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Logo of Phnom Penh Post newspaper Phnom Penh Post - Vannak accuser recants confession

Vannak accuser recants confession

Vannak accuser recants confession

RENEWED controversy has engulfed the case of Srun Vong Vannak - the Sam Rainsy loyalist

jailed for arranging the murder of Second Prime Minister Hun Sen's brother-in-law

- after one of his co-defendants recanted, in a dramatic turnaround on appeal, his

previous testimony.

The convicted trigger-man in the murder, Sos Kasem, testified in an abortive Court

of Appeals hearing March 20 that he had been ordered by police to confess - and implicate

Vannak and another man, Prum Mean Rith - or risk death.

"If I agreed to answer what I had been told to, I and my family would be well

fed. If I disagreed, I would be killed," Kasem told Judge Saly Thira.

Kasem testified that police had arrested him, shown him the murder scene and coached

him on what to say at court. When asked who arrested him, he replied: "Mok Chito".

At the original trial, Vannak had presented an almost identical tale of intimidation,

claiming criminal police chief Chito had threatened to kill him if he did not confess.

Vannak had admitted organizing the murder on a police tape, accusing Sam Rainsy and

other party officials of giving him orders to do so, but recanted the statement at


Chito was not present at the appeal but had testified for the prosecution at the

first trial, noting that police had eyewitnesses to Kasem's alleged hit. He told

the Post in September that police had not mistreated the suspects.

The change in the testimony of Vannak's accuser might be a significant development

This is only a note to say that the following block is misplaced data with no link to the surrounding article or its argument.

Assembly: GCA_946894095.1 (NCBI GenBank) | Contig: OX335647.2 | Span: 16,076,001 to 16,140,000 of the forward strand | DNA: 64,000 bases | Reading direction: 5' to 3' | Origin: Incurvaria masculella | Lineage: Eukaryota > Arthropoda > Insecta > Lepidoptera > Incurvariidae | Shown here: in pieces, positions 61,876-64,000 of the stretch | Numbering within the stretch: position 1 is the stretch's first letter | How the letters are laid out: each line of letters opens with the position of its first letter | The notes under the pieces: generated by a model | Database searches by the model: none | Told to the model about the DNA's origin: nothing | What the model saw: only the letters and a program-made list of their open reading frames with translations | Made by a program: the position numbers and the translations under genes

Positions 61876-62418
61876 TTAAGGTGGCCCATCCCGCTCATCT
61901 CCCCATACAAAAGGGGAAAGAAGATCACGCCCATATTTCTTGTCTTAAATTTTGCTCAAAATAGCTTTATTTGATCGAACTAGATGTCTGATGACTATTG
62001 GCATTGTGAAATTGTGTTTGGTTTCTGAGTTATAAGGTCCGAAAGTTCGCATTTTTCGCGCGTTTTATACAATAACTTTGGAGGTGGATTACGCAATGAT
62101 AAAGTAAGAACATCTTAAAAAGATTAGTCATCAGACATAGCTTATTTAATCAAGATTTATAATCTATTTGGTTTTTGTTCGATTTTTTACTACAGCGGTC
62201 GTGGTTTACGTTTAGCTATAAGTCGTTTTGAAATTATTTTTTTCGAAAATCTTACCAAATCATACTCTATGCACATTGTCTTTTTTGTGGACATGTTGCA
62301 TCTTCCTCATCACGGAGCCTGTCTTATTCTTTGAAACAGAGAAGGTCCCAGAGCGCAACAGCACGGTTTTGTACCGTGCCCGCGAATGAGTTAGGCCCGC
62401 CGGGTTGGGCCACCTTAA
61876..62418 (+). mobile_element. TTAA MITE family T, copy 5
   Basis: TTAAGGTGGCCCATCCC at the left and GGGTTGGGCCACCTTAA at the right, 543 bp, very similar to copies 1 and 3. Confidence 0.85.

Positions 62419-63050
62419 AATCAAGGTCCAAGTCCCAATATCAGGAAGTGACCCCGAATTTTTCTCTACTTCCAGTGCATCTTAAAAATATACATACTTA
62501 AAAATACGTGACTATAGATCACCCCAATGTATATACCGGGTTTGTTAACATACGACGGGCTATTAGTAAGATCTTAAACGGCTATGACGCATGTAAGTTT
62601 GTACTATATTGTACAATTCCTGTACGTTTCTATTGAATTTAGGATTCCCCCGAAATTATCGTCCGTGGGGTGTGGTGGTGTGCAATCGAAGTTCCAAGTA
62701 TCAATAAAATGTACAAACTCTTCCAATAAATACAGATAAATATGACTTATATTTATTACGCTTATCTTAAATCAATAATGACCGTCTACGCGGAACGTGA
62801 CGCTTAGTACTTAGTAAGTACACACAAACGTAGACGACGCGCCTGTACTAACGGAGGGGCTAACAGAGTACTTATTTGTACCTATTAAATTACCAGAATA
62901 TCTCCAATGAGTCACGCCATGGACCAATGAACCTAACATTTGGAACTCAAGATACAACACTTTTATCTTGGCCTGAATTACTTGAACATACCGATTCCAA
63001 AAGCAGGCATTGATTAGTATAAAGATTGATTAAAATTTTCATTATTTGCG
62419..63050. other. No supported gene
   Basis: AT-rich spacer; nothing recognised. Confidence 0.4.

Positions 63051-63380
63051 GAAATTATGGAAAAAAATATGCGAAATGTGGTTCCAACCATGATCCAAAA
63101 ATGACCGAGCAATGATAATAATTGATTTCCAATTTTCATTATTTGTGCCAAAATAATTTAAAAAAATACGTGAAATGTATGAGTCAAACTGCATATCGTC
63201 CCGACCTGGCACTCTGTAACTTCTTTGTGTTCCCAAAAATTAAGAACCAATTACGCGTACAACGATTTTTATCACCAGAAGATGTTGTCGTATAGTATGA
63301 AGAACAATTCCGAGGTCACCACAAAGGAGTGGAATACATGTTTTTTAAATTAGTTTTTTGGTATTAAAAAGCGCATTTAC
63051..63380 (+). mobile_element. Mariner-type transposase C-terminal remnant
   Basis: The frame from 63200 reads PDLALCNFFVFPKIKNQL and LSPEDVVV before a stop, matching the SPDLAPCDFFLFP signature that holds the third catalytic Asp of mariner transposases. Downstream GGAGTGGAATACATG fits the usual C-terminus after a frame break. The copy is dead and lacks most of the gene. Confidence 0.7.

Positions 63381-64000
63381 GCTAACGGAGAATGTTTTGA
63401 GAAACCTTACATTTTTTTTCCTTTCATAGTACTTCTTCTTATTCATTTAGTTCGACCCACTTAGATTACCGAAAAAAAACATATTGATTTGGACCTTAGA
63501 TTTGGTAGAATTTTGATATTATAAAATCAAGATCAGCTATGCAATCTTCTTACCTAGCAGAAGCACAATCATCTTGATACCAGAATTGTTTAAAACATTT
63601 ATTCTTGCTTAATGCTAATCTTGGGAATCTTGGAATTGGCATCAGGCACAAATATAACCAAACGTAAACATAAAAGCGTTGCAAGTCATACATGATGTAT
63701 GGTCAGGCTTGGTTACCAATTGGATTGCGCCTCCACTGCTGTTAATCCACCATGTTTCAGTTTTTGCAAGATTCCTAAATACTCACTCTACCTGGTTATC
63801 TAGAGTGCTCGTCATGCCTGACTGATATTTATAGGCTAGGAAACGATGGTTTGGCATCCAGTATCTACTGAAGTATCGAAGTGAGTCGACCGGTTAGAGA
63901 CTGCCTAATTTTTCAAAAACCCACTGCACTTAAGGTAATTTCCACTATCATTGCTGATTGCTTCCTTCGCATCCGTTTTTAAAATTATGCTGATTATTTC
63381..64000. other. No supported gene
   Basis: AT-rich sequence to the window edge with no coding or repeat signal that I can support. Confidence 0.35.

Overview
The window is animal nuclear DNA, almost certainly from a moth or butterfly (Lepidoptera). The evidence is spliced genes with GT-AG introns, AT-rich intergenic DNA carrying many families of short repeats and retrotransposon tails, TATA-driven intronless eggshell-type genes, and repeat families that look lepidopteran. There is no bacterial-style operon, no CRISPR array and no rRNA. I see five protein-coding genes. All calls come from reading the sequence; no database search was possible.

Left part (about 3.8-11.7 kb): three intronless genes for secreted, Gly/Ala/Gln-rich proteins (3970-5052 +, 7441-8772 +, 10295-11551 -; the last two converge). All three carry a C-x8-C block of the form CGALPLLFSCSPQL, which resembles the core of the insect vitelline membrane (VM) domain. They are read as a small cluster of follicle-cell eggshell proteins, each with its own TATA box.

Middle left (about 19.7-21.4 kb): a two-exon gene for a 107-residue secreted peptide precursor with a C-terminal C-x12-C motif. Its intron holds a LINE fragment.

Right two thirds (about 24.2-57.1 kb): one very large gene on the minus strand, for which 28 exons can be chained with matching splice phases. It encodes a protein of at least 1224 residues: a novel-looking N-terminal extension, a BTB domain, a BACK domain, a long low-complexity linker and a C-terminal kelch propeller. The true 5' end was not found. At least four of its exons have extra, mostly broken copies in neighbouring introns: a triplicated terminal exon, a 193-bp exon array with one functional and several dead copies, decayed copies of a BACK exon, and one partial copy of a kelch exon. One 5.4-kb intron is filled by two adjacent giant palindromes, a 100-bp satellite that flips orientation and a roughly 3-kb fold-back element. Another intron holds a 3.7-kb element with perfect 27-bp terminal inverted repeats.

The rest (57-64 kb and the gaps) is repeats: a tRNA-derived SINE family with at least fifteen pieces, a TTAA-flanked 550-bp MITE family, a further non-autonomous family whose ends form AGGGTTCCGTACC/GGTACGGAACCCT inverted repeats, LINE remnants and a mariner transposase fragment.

on appeal, since the trial court judge told the Post he based his decision mainly

on that testimony.

Municipal Court Judge Nop Suphon said after the trial that he focused on the confessions

of the two accomplices, noting, "One consistency was irrefutable. Both of them

said they met Vannak at a restaurant near Wat Phnom and Sos Kasem was given a gun.

This is solid evidence."

When asked how much weight he had given to Vannak's confession at the original trial,

the judge said: "What I paid attention to was not the tape."

In his new testimony, Kasem said he was boarding a boat from Siem Reap to Phnom Penh

on Nov 19, 1996, at the time Kov Samuth was killed on Norodom Boulevard.

But since Kasem had no lawyer, and thus no legal help to procure defense witnesses,

the judge adjourned the entire case until Kasem and Mean Rith, also lawyerless, acquired


Legal observers, however, questioned why the case was not sent back to the lower

court, or even dismissed.

"If there is now evidence that the main accuser was forced into a confession,

it invalidates the whole process," said one human rights worker.

Vannak, security chief for Rainsy's former Khmer Nation Party, was sentenced to 13

years on Sept 9, 1997. Kasem received 15 years and Mean Rith, the confessed go-between,

is serving 10.

Many legal observers, citing conflicting testimony and procedural errors, labeled

the verdict a travesty at the time.

During a brief detente in relations between Sam Rainsy and Hun Sen, the premier had

promised to seek a Royal pardon for the convicts. "Please inform the family

of the convicted that I still intend to keep my promise [to seek an amnesty] and

I will do everything without delay to make a proposal to His Majesty the King,"

Hun Sen wrote to Rainsy on Jan 2, 1998.

But the premier's spokesman Prak Sokhonn said March 24 that there would probably

be no progress on the pardon until the court proceedings were final.


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